DNA from the heart’s own cells may unwittingly activate the body’s immune system, tripping the heart, according to a study by British and Japanese researchers. Scientists from King’s College London and Osaka University Medical School in Japan showed that during heart failure, which affects 750,000 people in the UK alone, this ‘rogue DNA’ can prompt the body’s immune cells into invading the heart, in a process called inflammation.
The process hinders the heart muscle’s ability to pump blood around the body. Normally, inflammation is usually only activated when the body is facing a threat, such as an infection by a bacteria or virus, the journal Nature reports. The problem DNA comes from power-generating structures in heart cells, called mitochondria. Mitochondrial DNA triggers inflammation because it resembles DNA from bacteria, triggering immune cells called Toll-like Receptor 9 (TLR9), according to a King’s College statement.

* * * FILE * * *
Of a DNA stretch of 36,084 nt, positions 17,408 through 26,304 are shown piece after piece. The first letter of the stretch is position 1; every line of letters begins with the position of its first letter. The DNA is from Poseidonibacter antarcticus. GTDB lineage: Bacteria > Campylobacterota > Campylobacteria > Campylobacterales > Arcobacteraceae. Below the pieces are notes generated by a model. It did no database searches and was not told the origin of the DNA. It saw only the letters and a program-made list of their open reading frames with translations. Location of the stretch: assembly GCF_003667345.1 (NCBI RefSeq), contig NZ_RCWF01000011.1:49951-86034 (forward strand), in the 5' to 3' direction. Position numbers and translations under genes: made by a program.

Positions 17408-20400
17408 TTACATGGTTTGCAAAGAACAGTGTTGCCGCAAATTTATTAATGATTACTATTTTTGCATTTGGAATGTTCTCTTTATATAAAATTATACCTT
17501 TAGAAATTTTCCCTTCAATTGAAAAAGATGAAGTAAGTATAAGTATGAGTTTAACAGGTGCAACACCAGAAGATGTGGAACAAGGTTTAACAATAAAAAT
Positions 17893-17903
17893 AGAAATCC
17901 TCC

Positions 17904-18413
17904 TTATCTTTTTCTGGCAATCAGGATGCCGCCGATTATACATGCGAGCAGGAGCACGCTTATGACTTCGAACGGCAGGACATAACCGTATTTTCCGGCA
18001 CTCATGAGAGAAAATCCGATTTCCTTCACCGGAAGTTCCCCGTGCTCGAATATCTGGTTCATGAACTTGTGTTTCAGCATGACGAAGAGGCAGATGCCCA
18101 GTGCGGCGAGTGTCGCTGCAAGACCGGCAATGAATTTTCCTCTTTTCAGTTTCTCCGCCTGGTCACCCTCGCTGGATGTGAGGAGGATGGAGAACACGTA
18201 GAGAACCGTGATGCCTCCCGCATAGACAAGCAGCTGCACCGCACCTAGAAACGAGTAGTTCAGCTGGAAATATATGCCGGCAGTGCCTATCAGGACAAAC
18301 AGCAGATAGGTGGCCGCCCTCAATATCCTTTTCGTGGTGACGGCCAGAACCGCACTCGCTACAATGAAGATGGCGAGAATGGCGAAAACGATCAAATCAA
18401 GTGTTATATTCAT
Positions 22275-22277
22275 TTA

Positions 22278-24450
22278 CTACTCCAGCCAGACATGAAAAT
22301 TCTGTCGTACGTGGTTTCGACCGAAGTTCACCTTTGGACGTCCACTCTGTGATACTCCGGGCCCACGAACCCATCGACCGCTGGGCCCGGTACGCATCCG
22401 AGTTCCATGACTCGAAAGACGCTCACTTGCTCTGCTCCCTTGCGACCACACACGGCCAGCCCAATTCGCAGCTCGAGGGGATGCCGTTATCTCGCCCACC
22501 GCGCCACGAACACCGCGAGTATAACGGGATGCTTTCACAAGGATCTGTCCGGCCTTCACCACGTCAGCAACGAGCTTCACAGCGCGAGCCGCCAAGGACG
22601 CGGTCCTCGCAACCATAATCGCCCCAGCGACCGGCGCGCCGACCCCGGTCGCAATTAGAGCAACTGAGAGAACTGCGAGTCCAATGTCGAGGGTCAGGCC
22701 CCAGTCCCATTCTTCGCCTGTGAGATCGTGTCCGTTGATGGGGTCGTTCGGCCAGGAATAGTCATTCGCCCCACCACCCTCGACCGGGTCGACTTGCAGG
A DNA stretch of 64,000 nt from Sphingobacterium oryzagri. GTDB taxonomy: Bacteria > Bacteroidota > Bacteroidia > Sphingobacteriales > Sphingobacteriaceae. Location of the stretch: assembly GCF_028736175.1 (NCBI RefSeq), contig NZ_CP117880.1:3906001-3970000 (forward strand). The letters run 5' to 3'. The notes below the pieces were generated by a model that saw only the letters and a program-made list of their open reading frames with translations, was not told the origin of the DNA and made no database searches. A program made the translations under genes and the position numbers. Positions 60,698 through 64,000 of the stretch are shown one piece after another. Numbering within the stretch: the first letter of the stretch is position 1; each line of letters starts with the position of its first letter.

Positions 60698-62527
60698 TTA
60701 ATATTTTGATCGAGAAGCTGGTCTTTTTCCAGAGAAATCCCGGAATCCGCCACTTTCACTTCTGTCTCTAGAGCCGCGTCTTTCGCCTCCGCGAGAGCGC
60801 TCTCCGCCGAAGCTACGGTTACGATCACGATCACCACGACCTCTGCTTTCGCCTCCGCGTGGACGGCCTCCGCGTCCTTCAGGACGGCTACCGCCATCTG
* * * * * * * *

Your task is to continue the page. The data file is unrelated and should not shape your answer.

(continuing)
Mitochondria fascinate scientists because they seem to have evolved from bacteria more than 1.5 billion years ago, when primitive forms of life recruited bacteria to help them produce their energy. Kinya Otsu, professor of cardiology at King’s College London, who led the study, said: “When mitochondria are damaged by stress, such as during heart failure, they become a problem because their DNA still retains an ancient bacterial fingerprint that mobilises the body’s defences.” The study shows in mice that inflammation in the heart can be caused by the body’s own DNA. The DNA escapes when a natural process to break down damaged cell components, called autophagy, become less efficient.